Delhi High Court has removed Google India, Research In Motion India (Blackberry) and Amazon as parties to a case of alleged copyright violation in App stores, while deciding that there is, prima fascie, a case against Apple India, SpicyIP reported. Blueberry Books, the publisher of children’s books had filed a lawsuit against Google, Apple, Amazon and RIM last year, because an app titled ‘Story Time for Kids’ had allegedly infringed on their copyright my making available four of their stories: (i) The Lazy Penguin; (ii) How The Rainbow Was Formed; (iii) The Greedy Fisherman and (iv) The Flower Goes For A Walk.
The apps, which Blueberry Books discovered in February 2012, were available for download across app stores from Google (Play store), Blackberry, Apple (iTunes), Microsoft on Windows Phone, and developed by Teknowledge Software. The stories were also apparently translated into different languages including English, French, Italian, Chinese etc.
Google India, RIM India removed because Indian co’s are sales and promotional arms
Google argued in court that Blueberry Books has failed to disclose even a single instance of infringement against Google India Pvt Ltd. Google India Pvt Ltd, is a subsidiary of Google Inc, and is, it claims, ‘an agent, partner or franchisee of Defendant Google Inc, as a non-exclusive distributor of Google Inc., engages in business development and promotional activities for certain limited products and is not responsible for the content available on the products. It does not play any role in providing or administering specific Google products/applications including “Android Play.”‘ Google Play is a platform, and Google India claims it has no control over the application or the Android Play platform. RIM made similar claims of Research in Motion India Pvt. Ltd. is a subsidiary and a marketing entity for RIM, saying it is not involved, directly or indirectly, in the BlackBerry App World or its activities.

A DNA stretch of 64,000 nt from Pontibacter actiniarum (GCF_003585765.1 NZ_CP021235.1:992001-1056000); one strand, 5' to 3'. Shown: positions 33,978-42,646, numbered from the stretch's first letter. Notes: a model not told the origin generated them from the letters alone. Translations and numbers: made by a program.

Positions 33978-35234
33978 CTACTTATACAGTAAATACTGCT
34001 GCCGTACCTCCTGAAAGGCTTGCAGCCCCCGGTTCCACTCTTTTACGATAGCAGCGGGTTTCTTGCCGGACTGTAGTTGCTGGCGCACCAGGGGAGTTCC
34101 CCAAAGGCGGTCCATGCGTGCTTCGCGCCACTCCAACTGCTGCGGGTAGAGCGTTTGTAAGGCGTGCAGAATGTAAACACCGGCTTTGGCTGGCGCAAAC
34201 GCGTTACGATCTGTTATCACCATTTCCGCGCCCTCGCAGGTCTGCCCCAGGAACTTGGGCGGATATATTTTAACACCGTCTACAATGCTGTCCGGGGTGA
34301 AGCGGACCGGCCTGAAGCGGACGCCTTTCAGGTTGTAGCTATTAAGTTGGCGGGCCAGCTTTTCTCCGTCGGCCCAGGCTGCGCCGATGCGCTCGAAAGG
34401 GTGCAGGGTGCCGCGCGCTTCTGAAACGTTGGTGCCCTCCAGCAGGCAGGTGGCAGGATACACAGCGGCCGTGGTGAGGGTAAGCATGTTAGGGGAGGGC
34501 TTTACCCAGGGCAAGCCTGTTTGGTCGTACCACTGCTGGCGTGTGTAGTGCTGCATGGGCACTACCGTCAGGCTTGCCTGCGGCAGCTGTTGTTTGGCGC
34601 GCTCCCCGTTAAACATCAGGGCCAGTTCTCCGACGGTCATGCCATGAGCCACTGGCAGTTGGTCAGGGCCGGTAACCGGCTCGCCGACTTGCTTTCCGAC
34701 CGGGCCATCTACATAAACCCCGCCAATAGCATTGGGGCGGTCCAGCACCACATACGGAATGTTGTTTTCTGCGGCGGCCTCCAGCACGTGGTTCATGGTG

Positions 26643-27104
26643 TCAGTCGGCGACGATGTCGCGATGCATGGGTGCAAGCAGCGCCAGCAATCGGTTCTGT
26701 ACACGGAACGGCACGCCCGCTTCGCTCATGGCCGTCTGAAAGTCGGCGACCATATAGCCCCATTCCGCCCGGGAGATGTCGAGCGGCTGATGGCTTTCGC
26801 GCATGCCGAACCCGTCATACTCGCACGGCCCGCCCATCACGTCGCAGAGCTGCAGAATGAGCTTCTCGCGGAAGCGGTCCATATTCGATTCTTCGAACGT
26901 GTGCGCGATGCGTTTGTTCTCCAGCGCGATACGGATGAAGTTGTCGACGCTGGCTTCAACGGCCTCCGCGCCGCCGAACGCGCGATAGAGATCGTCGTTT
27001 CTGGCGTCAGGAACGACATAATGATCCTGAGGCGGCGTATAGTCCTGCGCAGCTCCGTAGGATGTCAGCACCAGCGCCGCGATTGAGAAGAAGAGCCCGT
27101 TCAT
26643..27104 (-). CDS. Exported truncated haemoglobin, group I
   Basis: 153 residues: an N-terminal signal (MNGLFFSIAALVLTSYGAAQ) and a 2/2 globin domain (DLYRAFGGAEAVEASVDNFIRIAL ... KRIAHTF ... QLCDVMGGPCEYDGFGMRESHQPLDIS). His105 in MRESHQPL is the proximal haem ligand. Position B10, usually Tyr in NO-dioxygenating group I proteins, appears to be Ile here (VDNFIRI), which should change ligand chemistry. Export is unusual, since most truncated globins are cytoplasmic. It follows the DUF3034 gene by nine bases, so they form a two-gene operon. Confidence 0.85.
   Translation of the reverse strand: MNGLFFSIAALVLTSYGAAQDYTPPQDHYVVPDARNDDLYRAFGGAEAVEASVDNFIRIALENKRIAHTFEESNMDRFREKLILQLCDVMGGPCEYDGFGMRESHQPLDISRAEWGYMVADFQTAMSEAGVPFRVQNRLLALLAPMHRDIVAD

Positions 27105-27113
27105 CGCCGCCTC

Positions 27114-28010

Both Google and RIM were deleted from the list of parties to this case.
Amazon removed from case on jurisdiction grounds
The stories were found on the App ‘Story Time for Kids’, and also separately for Android based devices. Amazon.com also had the same stories for download at a price of 0.99 $ (USD) per story, including the picture image of the story “The Flower Goes For A Walk”, and next to it, the following text:
“The Flower Goes For A Walk: Story Time for Kids
by Teknowledge Software
Platform: Android Rated: Children
Be the first to review this item
………………………………………………. Price: $0.99
Available instantly for your Android device”
However, on the Amazon.com page itself, it is not possible for a viewer to see anything more than just the image, because of download restrictions “AT&T has enabled purchases from the Amazon Appstore for some devices (Learn more). Amazon Appstore is only available to customers located in the United States.” According to the order, there were no sales in India due to these restrictions, and a view of sales records confirms a total of only thirty-three (33) downloads of the Apps, by customers identified as United States customers, producing total revenue of approximately $24.75.